As you might know, I love outer space. Stars, galaxies, space exploration--it all fascinates me. Thus, I'm a huge fan and advocate for science-fiction books, specifically YA science-fiction books. (There just aren't enough YA science-fiction books to please me.) So when I heard about Empress of a Thousand Skies by Rhoda Belleza, I knew I had to read it. Immediately. While it's certainly not my favorite YA science-fiction/outer space novel, Empress of a Thousand Skies did some things right. (Plus, I love the cover. What can I say? Covers are my weakness. Along with poor sad babies, waffles, and snarky characters.)


Synopsis

Crown Princess Rhiannon Ta'an is about to reclaim the Kalusian throne and she's seeking revenge on the person who destroyed her family. But when an attack on her life forces her to go into hiding, she learns there is much more to her family's deaths. Meanwhile, Alyosha, a Wraetan refugee, is framed for the princess' supposed death and forced to flee for his life. 

What I Liked

World Galaxy-building
Can we just take a moment to appreciate the lovely galaxy map that is provided with this book. I love maps, so when there are unique maps in books I kind of drool all over the book. (Sorry, Library!) And Empress of a Thousand Skies has a great map that provides all the planets and their locations to one another. It's quite helpful when the characters bounce from planet to planet. Plus, it's just gorgeous with the starscape design A+ idea, people. (We need more science-fiction maps.) Anyways, the galaxy-building of this book was fantastic. It felt like a lived-in system with a lot of different races, governments, and beliefs. I could tell the author spent a lot of time fleshing out the world she was introducing in this story.

Alyosha
Alright, but Aly was my favorite ever, okay? He was seriously so wonderful, I can't even tell you why. While Rhee was kind of "eh" in my opinion (she never listened to anybody and she made a lot of rash decisions), Aly was the best. He was smart and loyal and just in a lot of hurt because of how he's been treated. (Poor baby. I'm definitely a sucker for the poor babies). He's also a person of color, and he's dealing with a lot of ups and downs because of who he is. It was powerful to see him choose to do the right thing, even when the entire galaxy was prodding him to do something wrong. I look forward to more Aly in the sequel. (Because there is a sequel, and I will be reading it.)

Plot/Concept
The overall plot of the book was neat and interesting. It made for an exciting outer space story with lots of action, cool gadgets, and an interesting galaxy set up. It's not your typical YA story either. It focuses more on action, racism, and refugees (which was fantastic), instead of romance or teenage angst. While there is a little bit of romance, it's unexpected and not cliche or between the two main characters. (*round of applause for not being annoying*) The refugee and race focus was powerful and something I hope continues and even expands in the sequel.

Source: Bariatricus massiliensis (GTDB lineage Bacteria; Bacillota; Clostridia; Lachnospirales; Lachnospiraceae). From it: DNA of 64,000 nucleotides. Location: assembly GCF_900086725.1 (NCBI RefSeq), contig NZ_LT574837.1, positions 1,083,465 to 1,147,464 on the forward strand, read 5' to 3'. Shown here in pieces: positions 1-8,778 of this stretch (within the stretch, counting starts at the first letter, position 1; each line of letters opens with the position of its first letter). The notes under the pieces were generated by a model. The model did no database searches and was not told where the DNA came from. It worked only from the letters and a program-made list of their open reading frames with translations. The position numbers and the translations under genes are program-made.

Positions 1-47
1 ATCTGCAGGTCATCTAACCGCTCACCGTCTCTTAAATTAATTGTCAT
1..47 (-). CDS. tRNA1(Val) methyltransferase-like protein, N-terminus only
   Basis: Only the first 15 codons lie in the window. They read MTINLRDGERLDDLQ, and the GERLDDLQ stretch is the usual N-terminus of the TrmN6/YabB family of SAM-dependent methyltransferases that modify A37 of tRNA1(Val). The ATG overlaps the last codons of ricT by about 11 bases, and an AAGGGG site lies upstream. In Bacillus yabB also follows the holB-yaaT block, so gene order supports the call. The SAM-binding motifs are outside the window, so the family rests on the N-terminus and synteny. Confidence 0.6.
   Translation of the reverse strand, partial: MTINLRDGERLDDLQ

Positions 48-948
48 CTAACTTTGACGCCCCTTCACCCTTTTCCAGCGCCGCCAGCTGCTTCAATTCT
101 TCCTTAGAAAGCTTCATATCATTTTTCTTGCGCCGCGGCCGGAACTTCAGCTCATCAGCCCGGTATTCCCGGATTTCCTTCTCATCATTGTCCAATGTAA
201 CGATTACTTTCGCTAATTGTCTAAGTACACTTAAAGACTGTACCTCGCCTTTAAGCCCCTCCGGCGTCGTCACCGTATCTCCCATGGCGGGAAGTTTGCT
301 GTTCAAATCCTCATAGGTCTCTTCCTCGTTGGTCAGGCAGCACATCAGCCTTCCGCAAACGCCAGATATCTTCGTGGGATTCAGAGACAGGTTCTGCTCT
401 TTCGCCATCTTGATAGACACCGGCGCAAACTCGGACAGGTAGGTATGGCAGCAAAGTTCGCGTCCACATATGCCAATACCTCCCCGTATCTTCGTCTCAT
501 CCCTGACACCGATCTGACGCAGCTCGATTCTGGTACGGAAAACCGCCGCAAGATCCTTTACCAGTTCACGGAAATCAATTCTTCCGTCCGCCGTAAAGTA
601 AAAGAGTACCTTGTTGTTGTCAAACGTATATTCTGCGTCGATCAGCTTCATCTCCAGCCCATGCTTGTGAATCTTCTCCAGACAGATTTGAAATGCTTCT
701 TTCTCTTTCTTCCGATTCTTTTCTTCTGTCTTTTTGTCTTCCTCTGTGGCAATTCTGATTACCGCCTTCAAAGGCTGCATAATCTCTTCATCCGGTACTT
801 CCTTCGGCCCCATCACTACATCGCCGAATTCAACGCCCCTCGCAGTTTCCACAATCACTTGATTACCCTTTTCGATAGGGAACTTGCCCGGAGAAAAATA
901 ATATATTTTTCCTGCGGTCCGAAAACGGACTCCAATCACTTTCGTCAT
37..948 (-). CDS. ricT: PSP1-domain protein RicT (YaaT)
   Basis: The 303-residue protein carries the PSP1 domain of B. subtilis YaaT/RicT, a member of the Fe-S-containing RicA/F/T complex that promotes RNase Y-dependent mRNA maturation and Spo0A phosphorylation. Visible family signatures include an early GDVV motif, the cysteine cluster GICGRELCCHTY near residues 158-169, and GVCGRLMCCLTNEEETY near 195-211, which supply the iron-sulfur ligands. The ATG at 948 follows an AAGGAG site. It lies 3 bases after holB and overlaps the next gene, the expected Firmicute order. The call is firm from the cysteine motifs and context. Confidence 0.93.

What I Didn't Like

Plot twists
The plot twists in this book weren't that surprising. I guessed most of them pages before they occurred. Even up until the very last page, most of the book was predictable. If I wasn't so enthralled by everything else, it might have put a damper on the story. But because Empress of a Thousand Skies did a lot of other things right, I can forgive the plot twists.

Pacing
Sometimes the pacing felt rushed. There was a lot to the plot and the characters that would have been so much better if it could have slowed down for a second and let things flourish. This book is a little over three hundred pages, which in the scope of YA fantasy/SF, isn't that long. So I wish it could have been a little longer to let the story flow more. (It's a shame, isn't? That books like this--books with a whole lot of potential--get a short page limit while Carve the Mark has too many pages. *sigh*)

Aly and Rhee
Okay, my biggest complaint is that Aly and Rhee never cross paths in this book. I mean, there's like one brief moment where they're in the same room and see each other, but that's it. There is no interaction; they don't know each other. Even up until the end of the book, they aren't connected at all. Which was stupid. Because the synopsis says "Bound together by an evil that only they can stop, the two fugitives must join forces to save the galaxy." BUT THEY DON'T JOIN FORCES. I guess they probably will in book two. But the synopsis for book one is wrong! It's just wrong. And that saddens me. I spent the entire book waiting in anticipation for when they would meet and decide to take on the galaxy together. And it didn't happen. *sobs*

Overall

Other than a few aspects, which I know could make or break a story for someone, Empress of a Thousand Skies was a fun, intergalactic story with memorable characters and an intriguing concept. It highlights the struggles of refugees and the hurt of racism, which I think are both important themes for our world today. It also has a lot of potential, and I'm excited to see what book two will hold. If you like science-fiction stories, or if you're a fan of The Lunar Chronicles, Firefly, or Illuminae, you should give Empress of a Thousand Skies a chance.

What other YA science-fiction stories do you love? Any recommendations for me are welcome in the comments.

~I checked out Empress of a Thousand Skies by Rhoda Belleza from my local library and chose to write a review of my own freewill. All opinions are my own.~